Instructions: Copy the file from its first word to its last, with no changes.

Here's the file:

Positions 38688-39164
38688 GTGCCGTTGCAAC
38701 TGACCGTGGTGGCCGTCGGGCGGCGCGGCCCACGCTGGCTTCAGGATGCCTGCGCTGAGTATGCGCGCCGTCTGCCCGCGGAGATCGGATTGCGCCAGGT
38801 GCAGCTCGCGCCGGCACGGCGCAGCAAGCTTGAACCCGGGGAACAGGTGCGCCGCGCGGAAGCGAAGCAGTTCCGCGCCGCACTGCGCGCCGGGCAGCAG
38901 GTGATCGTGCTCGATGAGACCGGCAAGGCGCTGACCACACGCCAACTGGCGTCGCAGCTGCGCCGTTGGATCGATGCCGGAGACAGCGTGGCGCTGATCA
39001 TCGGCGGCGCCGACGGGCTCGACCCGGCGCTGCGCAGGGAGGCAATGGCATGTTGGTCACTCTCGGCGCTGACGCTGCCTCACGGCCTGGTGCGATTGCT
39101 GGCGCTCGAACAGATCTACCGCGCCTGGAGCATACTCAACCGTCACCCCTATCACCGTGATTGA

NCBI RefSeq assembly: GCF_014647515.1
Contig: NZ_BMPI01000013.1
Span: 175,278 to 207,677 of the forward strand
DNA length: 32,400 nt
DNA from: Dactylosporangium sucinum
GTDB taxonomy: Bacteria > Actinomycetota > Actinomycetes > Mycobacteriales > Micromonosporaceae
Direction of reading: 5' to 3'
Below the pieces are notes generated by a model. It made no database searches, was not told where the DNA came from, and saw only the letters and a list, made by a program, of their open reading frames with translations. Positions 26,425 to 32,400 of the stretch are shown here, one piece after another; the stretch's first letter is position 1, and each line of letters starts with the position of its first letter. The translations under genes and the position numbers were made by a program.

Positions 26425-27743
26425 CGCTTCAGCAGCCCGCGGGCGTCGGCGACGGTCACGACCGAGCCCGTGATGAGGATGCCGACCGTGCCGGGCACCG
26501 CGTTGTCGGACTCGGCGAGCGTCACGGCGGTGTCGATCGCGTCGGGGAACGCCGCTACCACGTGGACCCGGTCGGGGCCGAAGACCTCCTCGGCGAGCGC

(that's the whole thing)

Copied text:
Positions 38688-39164
38688 GTGCCGTTGCAAC
38701 TGACCGTGGTGGCCGTCGGGCGGCGCGGCCCACGCTGGCTTCAGGATGCCTGCGCTGAGTATGCGCGCCGTCTGCCCGCGGAGATCGGATTGCGCCAGGT
38801 GCAGCTCGCGCCGGCACGGCGCAGCAAGCTTGAACCCGGGGAACAGGTGCGCCGCGCGGAAGCGAAGCAGTTCCGCGCCGCACTGCGCGCCGGGCAGCAG
38901 GTGATCGTGCTCGATGAGACCGGCAAGGCGCTGACCACACGCCAACTGGCGTCGCAGCTGCGCCGTTGGATCGATGCCGGAGACAGCGTGGCGCTGATCA
39001 TCGGCGGCGCCGACGGGCTCGACCCGGCGCTGCGCAGGGAGGCAATGGCATGTTGGTCACTCTCGGCGCTGACGCTGCCTCACGGCCTGGTGCGATTGCT
39101 GGCGCTCGAACAGATCTACCGCGCCTGGAGCATACTCAACCGTCACCCCTATCACCGTGATTGA

NCBI RefSeq assembly: GCF_014647515.1
Contig: NZ_BMPI01000013.1
Span: 175,278 to 207,677 of the forward strand
DNA length: 32,400 nt
DNA from: Dactylosporangium sucinum
GTDB taxonomy: Bacteria > Actinomycetota > Actinomycetes > Mycobacteriales > Micromonosporaceae
Direction of reading: 5' to 3'
Below the pieces are notes generated by a model. It made no database searches, was not told where the DNA came from, and saw only the letters and a list, made by a program, of their open reading frames with translations. Positions 26,425 to 32,400 of the stretch are shown here, one piece after another; the stretch's first letter is position 1, and each line of letters starts with the position of its first letter. The translations under genes and the position numbers were made by a program.

Positions 26425-27743
26425 CGCTTCAGCAGCCCGCGGGCGTCGGCGACGGTCACGACCGAGCCCGTGATGAGGATGCCGACCGTGCCGGGCACCG
26501 CGTTGTCGGACTCGGCGAGCGTCACGGCGGTGTCGATCGCGTCGGGGAACGCCGCTACCACGTGGACCCGGTCGGGGCCGAAGACCTCCTCGGCGAGCGC